By Shashank Nayar and Amal S
– Miners and bank stocks helped the FTSE 100 rebound on Tuesday after surging coronavirus cases and fears of an economic slowdown pushed the index to a two-month low in the previous session.
After falling as much as 0.25% in afternoon trading, the FTSE 100 sprung back to record its strongest session in more than a week, up 0.5%, with precious metal, base metal miners and banks leading the gains.
“This feels more like a dead cat bounce rather than a healthy rebound as all the arguments behind yesterday’s sell-off remain today” said Russ Mould, investment director at AJ Bell.
Banks jumped 1.1%, after Catherine Mann, a top economist who will soon join the Bank of England’s rate-setting committee, joined interest-rate setter Jonathan Haskel to say cutting stimulus support too early was not the right option.
Two BoE monetary policy members last week said the time might be nearing for the BoE to rein in its huge stimulus programme.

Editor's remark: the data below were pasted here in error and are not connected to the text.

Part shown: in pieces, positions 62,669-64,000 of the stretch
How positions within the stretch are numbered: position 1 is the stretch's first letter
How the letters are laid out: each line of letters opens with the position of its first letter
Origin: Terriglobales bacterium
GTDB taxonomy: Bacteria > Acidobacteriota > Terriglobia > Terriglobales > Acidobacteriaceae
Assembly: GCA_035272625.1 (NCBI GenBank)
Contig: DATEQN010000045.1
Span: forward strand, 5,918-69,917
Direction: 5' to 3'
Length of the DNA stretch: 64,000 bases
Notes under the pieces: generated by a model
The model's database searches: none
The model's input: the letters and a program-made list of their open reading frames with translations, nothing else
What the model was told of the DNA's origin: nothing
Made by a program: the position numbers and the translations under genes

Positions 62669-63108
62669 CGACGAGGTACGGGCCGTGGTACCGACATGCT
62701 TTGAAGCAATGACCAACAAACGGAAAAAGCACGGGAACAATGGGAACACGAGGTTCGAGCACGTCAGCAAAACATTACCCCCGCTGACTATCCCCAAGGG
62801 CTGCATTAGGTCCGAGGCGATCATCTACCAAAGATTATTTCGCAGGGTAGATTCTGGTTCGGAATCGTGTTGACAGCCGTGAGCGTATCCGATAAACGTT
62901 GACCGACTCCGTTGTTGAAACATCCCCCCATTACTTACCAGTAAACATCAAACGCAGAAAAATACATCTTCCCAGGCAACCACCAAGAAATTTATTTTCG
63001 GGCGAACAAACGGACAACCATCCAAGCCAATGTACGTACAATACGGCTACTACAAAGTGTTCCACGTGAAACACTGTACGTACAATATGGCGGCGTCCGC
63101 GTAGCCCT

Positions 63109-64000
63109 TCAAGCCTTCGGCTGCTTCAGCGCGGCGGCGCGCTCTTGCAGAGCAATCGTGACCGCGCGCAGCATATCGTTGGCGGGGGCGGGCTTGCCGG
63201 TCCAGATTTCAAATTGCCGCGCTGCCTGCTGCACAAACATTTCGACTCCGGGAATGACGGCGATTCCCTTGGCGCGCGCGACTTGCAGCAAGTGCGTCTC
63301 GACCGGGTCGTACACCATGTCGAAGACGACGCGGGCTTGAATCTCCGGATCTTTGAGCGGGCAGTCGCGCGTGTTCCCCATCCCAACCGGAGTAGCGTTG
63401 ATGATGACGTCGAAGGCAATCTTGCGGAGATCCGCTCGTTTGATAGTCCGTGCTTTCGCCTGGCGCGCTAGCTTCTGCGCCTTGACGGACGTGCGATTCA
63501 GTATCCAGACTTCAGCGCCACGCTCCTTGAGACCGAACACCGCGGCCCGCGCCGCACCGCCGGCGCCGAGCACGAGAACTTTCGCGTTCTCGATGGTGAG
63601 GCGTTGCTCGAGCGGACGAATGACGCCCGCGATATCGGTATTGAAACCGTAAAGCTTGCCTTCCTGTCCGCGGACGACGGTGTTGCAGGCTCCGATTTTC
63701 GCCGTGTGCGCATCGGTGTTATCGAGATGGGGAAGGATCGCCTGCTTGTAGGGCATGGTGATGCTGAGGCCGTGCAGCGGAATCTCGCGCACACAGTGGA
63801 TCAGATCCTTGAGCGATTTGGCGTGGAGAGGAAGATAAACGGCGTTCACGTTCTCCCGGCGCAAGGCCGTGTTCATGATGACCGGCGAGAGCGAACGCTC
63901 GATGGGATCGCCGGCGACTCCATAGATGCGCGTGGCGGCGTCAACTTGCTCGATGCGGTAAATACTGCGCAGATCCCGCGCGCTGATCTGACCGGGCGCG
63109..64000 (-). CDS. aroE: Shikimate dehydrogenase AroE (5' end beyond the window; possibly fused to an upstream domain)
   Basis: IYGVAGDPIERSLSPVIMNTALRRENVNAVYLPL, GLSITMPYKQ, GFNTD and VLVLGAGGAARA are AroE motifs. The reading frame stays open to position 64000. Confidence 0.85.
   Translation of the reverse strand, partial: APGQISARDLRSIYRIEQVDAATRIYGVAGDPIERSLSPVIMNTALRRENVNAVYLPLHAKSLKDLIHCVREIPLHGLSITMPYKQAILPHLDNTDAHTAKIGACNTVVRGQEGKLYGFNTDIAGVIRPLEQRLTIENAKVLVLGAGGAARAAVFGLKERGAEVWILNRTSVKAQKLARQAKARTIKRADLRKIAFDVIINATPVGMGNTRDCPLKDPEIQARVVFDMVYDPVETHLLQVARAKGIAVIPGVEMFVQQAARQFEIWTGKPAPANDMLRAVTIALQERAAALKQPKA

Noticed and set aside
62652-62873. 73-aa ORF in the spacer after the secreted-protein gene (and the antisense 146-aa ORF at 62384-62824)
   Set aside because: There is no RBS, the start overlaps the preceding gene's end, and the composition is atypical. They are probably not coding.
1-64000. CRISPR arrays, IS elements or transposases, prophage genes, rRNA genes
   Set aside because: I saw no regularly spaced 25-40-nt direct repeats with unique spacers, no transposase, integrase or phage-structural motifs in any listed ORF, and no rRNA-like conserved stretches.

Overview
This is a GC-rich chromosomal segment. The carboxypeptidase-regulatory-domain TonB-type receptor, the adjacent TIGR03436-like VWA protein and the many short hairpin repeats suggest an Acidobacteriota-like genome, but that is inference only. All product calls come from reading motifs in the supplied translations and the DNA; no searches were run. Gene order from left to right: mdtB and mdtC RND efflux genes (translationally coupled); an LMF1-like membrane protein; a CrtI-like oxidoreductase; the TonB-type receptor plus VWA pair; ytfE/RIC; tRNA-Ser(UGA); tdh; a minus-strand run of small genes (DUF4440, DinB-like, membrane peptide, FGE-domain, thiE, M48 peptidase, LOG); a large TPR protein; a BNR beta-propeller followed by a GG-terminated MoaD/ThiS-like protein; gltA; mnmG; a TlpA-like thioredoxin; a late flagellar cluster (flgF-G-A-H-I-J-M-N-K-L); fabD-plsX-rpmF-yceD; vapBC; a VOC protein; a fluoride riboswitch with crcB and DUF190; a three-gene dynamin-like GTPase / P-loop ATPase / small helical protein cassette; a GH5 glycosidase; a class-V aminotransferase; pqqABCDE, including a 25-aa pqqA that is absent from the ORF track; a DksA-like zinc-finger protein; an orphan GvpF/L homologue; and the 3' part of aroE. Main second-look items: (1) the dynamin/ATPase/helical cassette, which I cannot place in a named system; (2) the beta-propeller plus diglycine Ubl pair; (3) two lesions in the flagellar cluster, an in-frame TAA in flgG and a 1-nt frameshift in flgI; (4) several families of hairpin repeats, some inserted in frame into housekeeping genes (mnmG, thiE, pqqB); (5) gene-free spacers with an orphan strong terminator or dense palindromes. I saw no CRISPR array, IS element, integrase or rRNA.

The FTSE 100 has gained 6.4% so far this year helped by record low interest rates. But a jump in inflation above the BoE’s 2% target in May, coupled with risks arising from an increase in local coronavirus infections have slowed the rise of the blue-chip index.
“Inflation is still a major threat and there are plenty of reasons to expect the global economic recovery to slow down,” Mould added.
FTSE 100 set for monthly decline since January over inflation, virus concerns https://fingfx.thomsonreuters.com/gfx/mkt/lbpgnrrdnvq/chart.png
The domestically-focused mid-cap index rose 0.8%.
Among stocks, global miner Anglo American rose 0.7% after it said its production rose by 20% in the second quarter, driven by strong diamond and platinum output.
Carnival Corp gained 3.3% after it said it expected to have resumed cruises with 65% of its total fleet capacity by the end of 2021, betting that concerns over a resurgence in COVID-19 cases will not deter holidaymakers.
Unilever Plc shed 0.6% after Israel warned the consumer goods group of “severe consequences” from a decision by subsidiary Ben & Jerry’s to stop selling ice cream in Israeli-occupied territories, and urged U.S. states to invoke anti-boycott laws.